Monday, November 27, 2006

Rome—Season One

Just in time for Season Two, which according to recent reports is set to start airing on HBO in January, I finally finished watching Season One of Rome. Since I wasn't able to catch it live, I Netflixed the DVDs instead.

Originally airing from August to November of 2005, Rome is a co-production of HBO and the BBC. True to its parentage, the show is beautifully put together. The production values are as high as or higher than any bigscreen production, the acting and writing nearly flawless.

Rome begins with Julius Caesar's return to Rome after the conquest of Gaul, and ends with his brutal murder on the senate floor. The story of his rise and fall alternates with the "smaller" stories of Marcus Verenus and Titus Pullo, two ordinary Roman soldiers whose fates become inextricably entertwined with Caesar's.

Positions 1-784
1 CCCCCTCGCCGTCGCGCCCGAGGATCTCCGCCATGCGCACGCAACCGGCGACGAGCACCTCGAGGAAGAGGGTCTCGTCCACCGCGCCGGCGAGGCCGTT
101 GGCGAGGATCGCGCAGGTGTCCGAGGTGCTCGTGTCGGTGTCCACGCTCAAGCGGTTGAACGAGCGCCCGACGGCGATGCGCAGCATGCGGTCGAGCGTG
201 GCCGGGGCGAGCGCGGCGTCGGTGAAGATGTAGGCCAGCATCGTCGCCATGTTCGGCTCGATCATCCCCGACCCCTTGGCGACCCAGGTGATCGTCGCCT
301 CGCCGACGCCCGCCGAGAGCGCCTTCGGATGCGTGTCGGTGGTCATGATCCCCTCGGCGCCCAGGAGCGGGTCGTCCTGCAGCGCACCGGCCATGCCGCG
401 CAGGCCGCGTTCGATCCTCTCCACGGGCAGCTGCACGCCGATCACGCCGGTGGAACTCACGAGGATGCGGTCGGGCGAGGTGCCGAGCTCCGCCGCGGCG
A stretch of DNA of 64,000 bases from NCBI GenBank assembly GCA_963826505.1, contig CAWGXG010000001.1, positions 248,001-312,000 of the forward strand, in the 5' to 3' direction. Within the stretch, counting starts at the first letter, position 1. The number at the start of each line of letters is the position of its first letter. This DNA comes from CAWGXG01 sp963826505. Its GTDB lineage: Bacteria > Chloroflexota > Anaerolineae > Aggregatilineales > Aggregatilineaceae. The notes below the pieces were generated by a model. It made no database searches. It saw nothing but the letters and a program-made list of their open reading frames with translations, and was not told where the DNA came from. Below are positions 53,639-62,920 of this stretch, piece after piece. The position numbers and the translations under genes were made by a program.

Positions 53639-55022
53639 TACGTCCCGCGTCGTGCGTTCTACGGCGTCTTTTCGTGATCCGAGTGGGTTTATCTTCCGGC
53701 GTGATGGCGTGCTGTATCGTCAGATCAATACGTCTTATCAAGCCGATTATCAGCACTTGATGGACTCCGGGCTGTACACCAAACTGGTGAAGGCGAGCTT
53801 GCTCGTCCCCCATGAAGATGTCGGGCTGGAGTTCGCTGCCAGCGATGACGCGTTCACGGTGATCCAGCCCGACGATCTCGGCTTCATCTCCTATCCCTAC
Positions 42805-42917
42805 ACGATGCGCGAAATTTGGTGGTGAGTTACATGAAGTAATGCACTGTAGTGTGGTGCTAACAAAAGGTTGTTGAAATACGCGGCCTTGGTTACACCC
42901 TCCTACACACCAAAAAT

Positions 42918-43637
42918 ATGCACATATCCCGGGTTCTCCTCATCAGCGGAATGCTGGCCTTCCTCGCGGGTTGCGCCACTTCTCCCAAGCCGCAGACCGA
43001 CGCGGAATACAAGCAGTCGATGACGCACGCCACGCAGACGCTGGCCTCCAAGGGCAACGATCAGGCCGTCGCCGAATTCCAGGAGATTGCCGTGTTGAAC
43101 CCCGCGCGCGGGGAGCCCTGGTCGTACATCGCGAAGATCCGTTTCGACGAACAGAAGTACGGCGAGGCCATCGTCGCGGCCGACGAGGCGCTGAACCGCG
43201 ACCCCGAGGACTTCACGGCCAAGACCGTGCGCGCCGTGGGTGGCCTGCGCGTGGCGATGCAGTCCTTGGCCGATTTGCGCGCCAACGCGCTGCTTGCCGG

I was very impressed with the writing on this show. The story not only presents a series of complex plots, but also works hard to give us insight into an alien world which has been whitewashed and modernized by so many other fictional representations of it. It also takes full advantage of being aired on HBO, with explicit sex and violence and nudity and swearing. Everything about it, from the wrenching violence to the brutal emotionality, feels authentic, to the point where it's sometimes painful to watch. I found it involving, entertaining, heart-wrenching, and powerful. And, while being suitably appalled that the Romans entertained themselves watching people being hacked apart, I had to remember that I was entertaining myself by watching the same thing, even though it was, of course, all fake. In the end, are we really all that different?